If a Force User is dedicated enough in their Force training, to achieve a basic mastery of Ataru, it takes around 25 years. To do Master Yoda-level of offensive superiority (which is exceptionally rare), you're looking at another 20-25 years.

Strengths:
Ataru is strictly offensive. Most Form IV master practitioners are only able to make this formwork in melee situations. The rare, most powerful Force Users who utilize Ataru, make this lightsaber formwork exceptionally well against multiple opponents.

Weaknesses:
Ataru has very little room for blocks and locks with melee opponents. As such, if their momentum is broken, they have very little defensive capability to continue a fight on someone else's terms.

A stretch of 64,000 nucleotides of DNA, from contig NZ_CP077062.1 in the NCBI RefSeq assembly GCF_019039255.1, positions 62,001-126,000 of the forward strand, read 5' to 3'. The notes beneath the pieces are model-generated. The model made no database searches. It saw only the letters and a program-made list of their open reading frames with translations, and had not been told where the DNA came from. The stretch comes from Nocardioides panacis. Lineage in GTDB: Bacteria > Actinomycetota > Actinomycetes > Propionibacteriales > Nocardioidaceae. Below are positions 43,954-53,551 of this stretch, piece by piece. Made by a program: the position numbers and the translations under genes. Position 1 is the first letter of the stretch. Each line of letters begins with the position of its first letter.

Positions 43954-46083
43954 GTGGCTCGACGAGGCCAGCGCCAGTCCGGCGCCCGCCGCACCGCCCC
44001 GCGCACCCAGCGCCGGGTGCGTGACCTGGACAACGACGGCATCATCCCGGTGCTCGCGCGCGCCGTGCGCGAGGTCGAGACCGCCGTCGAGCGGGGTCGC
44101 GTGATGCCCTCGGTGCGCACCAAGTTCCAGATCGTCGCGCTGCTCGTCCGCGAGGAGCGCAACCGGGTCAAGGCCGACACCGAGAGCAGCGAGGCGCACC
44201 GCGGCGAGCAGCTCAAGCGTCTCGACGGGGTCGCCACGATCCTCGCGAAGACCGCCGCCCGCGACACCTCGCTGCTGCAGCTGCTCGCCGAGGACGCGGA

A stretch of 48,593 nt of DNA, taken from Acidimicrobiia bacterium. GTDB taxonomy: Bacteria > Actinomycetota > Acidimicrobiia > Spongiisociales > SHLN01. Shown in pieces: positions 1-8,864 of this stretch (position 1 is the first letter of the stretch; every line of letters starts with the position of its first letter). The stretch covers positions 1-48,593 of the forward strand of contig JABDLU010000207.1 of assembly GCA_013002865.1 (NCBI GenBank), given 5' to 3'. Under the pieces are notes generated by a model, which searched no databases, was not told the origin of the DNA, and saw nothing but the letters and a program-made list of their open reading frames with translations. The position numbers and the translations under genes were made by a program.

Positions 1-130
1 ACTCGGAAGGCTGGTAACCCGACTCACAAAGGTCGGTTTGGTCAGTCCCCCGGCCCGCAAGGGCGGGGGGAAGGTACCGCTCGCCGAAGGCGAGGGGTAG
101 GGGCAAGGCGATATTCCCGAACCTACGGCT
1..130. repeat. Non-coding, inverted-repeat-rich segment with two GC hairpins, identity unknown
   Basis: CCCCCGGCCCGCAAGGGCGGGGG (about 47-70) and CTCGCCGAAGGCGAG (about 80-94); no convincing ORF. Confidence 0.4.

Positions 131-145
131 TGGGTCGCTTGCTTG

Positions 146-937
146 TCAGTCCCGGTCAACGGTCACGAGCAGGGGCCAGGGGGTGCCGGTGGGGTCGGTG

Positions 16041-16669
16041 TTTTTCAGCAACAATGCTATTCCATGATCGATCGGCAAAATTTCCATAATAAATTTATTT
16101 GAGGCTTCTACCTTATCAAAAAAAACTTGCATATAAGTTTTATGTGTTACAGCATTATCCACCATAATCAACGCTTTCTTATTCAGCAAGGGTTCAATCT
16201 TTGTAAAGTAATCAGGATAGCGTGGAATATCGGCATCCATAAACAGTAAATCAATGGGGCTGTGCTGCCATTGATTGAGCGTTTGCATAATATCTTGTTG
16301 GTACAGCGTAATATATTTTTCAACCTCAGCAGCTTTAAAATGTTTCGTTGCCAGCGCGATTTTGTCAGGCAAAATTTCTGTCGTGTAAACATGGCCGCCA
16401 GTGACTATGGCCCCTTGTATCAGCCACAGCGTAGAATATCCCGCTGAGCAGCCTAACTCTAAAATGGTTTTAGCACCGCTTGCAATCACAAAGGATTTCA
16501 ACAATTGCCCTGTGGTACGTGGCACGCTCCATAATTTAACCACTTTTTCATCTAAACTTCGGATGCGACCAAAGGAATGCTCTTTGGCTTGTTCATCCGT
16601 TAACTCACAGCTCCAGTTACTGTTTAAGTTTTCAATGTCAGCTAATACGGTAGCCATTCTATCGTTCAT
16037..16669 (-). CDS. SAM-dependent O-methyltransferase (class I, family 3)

Form IV's other weakness is that due to its continued momentum and dependence of Force-enhanced attributes, the longer you stay in a fight, the faster you drain your energy. This form is meant to end a fight quickly. Never to go head-to-head in an endurance challenge (you will lose).

Philosphy:
Speed and strength are the bane of my enemies.

Real-World Inspiration:
Wushu is the direct inspiration of Ataru. Flips, kicks, aerial attacks. All of which are wicked-fast. It takes several decades to master Wushu. Ataru, is no different.


Form V - Shien and Djem So, The Way of the Ysalamiri


Discription:
Form V has an offensive variation (Djem So) and a defensive variation (Shien). While the former addresses dueling situations and the latter blasters, both versions of Form V focus on the dominance of critical openings that they both create and wait for, thus ending your fights with expediency.